Description of Technology: The current technology represents a potentially safe and effective addition to the antiretroviral drug combinations used for treatment of HIV infection. Amifostine, phosphonol and functional derivatives thereof are available for licensing and commercial development for use as antiretroviral drugs. These organic thiophosphate reducing agents inhibit HIV viral growth and protein expression in HIV-infected human white blood cells without destroying the cells. The compounds described in this technology block growth of HIV by a mechanism that is dependent on the level of aminothiol reducing agent in the cellular environment. In addition, a range of effective doses and methods for oral administration of the available organic thiophosphates is provided.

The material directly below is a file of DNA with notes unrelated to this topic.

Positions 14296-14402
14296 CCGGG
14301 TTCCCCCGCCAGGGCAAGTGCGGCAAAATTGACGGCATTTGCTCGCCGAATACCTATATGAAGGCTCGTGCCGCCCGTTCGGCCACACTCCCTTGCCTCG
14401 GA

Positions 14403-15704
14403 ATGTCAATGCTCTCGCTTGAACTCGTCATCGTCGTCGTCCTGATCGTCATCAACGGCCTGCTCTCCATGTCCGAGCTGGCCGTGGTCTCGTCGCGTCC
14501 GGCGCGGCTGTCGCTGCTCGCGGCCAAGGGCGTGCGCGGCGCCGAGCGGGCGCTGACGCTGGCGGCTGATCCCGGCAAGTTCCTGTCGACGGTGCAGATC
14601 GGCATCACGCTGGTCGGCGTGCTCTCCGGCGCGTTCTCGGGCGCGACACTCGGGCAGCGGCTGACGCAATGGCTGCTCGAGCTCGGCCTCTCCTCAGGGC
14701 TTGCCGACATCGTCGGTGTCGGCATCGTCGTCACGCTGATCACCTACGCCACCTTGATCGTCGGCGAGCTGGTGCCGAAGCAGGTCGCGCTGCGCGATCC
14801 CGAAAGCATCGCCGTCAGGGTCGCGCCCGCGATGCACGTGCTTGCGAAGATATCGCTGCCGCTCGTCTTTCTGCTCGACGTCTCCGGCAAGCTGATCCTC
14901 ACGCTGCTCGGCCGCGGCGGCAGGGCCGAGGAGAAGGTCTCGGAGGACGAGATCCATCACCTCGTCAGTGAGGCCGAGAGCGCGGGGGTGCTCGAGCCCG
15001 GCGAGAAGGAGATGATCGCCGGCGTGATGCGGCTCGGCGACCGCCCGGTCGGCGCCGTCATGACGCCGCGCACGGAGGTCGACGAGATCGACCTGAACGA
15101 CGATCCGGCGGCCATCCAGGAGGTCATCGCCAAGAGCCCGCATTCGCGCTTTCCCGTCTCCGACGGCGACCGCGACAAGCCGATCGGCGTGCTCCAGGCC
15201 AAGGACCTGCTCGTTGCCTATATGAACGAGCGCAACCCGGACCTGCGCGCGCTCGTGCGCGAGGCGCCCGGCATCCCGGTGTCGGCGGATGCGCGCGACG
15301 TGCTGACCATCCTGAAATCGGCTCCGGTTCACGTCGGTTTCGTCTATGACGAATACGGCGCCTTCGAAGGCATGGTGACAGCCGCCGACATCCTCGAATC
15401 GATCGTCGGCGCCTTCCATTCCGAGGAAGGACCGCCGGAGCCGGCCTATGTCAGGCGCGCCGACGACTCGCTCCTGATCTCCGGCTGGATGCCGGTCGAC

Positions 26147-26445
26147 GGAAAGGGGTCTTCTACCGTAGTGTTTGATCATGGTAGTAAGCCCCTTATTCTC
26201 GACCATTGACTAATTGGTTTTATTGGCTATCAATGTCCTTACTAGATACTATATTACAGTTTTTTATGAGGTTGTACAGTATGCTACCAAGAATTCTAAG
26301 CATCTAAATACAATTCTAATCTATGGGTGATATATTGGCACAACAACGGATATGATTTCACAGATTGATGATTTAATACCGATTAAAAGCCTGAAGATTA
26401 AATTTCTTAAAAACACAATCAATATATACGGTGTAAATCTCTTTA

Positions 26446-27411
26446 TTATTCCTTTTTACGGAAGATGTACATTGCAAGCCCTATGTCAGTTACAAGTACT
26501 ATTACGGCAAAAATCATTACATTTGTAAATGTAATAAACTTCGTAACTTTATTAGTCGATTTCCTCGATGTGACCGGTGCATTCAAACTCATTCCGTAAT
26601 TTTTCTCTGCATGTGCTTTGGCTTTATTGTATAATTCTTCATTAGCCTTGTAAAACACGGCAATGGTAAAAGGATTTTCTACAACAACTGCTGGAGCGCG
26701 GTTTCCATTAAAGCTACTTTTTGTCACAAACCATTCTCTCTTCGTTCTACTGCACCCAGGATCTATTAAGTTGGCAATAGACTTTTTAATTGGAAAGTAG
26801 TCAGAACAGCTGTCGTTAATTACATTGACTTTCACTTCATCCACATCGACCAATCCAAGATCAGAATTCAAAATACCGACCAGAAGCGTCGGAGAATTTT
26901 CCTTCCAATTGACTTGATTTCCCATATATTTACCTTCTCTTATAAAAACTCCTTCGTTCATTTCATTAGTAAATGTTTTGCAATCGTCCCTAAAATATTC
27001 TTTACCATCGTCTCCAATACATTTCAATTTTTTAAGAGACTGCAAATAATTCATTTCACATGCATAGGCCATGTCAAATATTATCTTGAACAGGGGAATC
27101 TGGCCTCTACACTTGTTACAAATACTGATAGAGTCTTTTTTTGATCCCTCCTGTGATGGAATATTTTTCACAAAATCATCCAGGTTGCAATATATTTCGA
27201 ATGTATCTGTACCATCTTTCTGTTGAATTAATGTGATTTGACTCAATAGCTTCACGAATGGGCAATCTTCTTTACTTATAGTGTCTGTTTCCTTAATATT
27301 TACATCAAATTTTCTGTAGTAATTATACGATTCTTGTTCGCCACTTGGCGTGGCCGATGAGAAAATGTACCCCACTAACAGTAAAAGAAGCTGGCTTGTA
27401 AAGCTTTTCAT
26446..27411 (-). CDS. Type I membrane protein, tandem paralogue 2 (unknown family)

Applications: (1) Novel therapeutics for the treatment of HIV infection; (2) Safe and effective addition to the drug combinations currently used to treat HIV/AIDS.

Market: (1) Nearly 40.3 million people living with HIV worldwide, including approximately 2.0 million people in North America and Europe; (2) Anti-HIV/AIDS therapeutics experience accelerated market acceptance and draw revenues of approximately $240 million to $1 billion.

Development Status: Preclinical data is available at this time.

Inventors: Miriam C. Poirier (NCI), Gene M. Shearer (NCI), et al.

Related Publications: 1. T Kalebic and PS Schein. Organic thiophosphate WR-151327 suppresses expression of HIV in chronically infected cells. AIDS Res Hum Retroviruses. 1994 Jun; 10(6):727-733.

2. JL Rossio, MT Esser, K Suryanarayana, DK Schneider, JW Bess Jr, GM Vasquez, TA Wiltrout, E Chertova, MK Grimes, Q Sattentau, LO Arthur, LE Henderson, JD Lifson. Inactivation of human immunodeficiency virus type 1 infectivity with preservation of conformational and functional integrity of virion surface proteins. J Virol. 1998 Oct; 72(10):7992-8001.